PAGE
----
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1.1 Introduction

In this first lesson you will get an introduction to AngularUI and a preview of what we’ll cover in the lessons ahead. We’ll take a look at utilities, modules, and other AngularUI components, all of which we’ll cover in more detail later in the course.

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1.1 Introduction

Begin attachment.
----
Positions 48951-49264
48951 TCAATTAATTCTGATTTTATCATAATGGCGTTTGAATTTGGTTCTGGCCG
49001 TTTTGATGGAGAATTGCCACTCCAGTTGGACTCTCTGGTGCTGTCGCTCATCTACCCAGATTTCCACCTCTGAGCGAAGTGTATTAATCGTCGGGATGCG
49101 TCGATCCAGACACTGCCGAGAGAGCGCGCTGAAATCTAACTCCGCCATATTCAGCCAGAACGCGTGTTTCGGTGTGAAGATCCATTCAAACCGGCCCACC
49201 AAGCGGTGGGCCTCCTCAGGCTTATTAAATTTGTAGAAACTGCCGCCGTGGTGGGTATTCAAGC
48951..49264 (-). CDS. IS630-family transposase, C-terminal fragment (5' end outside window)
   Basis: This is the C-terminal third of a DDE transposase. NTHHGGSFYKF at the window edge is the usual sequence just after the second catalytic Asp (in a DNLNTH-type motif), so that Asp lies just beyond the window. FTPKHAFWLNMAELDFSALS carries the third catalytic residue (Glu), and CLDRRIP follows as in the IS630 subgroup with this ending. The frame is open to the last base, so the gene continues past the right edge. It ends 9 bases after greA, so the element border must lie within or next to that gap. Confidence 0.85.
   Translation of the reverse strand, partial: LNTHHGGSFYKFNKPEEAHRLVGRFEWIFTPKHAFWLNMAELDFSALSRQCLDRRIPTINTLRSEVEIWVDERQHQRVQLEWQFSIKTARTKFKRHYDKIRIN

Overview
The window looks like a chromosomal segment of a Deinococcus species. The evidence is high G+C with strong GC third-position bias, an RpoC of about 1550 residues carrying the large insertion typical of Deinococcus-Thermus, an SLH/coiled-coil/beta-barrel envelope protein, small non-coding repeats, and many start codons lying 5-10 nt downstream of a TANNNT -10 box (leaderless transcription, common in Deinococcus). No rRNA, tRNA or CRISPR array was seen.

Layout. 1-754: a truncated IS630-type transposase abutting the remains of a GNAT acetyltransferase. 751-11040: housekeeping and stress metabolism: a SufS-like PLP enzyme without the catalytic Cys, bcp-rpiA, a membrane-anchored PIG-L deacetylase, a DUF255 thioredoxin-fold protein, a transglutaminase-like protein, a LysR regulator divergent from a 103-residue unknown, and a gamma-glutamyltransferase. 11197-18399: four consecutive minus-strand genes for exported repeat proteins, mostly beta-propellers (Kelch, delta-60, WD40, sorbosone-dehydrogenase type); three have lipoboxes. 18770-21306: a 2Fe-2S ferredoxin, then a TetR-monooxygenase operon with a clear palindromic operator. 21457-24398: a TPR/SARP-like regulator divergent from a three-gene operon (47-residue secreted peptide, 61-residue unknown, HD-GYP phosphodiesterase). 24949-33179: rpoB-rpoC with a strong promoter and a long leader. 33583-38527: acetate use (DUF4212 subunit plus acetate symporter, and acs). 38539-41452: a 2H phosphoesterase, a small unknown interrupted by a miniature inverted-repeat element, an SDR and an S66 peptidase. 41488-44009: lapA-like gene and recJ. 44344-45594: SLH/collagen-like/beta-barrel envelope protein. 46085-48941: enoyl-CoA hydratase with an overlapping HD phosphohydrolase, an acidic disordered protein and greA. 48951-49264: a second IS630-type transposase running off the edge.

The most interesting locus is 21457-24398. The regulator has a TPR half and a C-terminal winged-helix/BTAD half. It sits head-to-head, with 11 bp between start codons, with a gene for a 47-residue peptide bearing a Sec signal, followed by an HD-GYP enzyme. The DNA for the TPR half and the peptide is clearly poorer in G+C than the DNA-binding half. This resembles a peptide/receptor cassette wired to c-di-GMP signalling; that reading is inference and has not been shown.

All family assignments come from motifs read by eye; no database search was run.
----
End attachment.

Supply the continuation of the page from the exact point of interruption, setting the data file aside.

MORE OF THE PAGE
Welcome to this Tuts+ course on AngularUI. My name is Andrew Burgess, and I'm going to be your instructor for this course. AngularJS is a popular JavaScript framework for building front-end web applications. One of the reasons that it's so popular, I think, is because it's very extensible. Now, in a previous course here on Tuts+, I showed you how to build a web application from scratch with AngularJS. And if you've seen that course, you hopefully learned a lot about how to use the many tools that AngularJS gives you. However, in this course, we're not gonna discuss Angular directly. We're going to discuss the AngularUI library. Now AngularUI is a set of tools that you can use to complement the features that Angular has built in. As you can see here, its tag line is, the companion suites to the AngularJS framework. Now, AngularUI is divided up into a bunch of different sections. As you can see here, we have the UI utilities, which is a utility package which interestingly enough has no external dependencies. Basically, what this means is when you install the AngularUI utilities, it doesn't install any extra packages or have any other needs to use these. All you need is Angular and the UI Utils file. Then there's also the UI-Modules. And these, as you can see here, are standalone AngularUI modules with external dependencies. And the idea here is that all of these are basically angularized versions of other libraries. So for example here, the CodeMirror IDE, or the Ace IDE, or the TinyMCE are all libraries on their own that you can use outside of Angular. And were actually created originally for use outside of Angular. These are all libraries that allow you to do rich text editing or code editing in the browser. Now, what these three AngularUI modules do is basically convert these to Angular versions of those libraries so that you can use them in your Angular application. Theres also Google Maps here. And if you've used Google Maps before, you know that that is a standalone JavaScript library. But this version wraps that with some Angular code so that you can use Google Maps easily in your Angular application. Theres the small UI-Alias which allows you to rename plugin directives and create mini templates. Basically, it's an easy way to give shorter or alternative names to things. There's UI-Bootstrap, which is Twitter Bootstrap written natively in AngularJS. There's NG-Grid, which is almost like a high tech table or a spreadsheet type thing within the browser, and we'll be able to use that in Angular. There's a special router, which extends the built-in routers that we can use in Angular. And finally, we have some IDE Plugins which is not really part of AngularUI. But if you use TextMate, Atom, SublimeText, or Brackets, use these to get AngularJS support in your favorite text editor. Now, I should say before we begin, that we wont be discussing every single feature of all of these different components of AngularUI. Primarily because some of these features are actually built into Angular now. I think when AngularUI originally came out, Angular was pretty new. And some of these things, particularly some of the Utils things, couldn't be done in native Angular just yet. And so the authors of AngularUI made those things possible through some of their own code. So we won't talk about the things that you can do in Angular natively. But what we are gonna do in this course is cover the best of the features that AngularUI gives us. And talk about the things that I think you'll find most useful when you build your own Angular applications. So with all that behind us, we are ready to get started. So I'll see you in the next screen cast.

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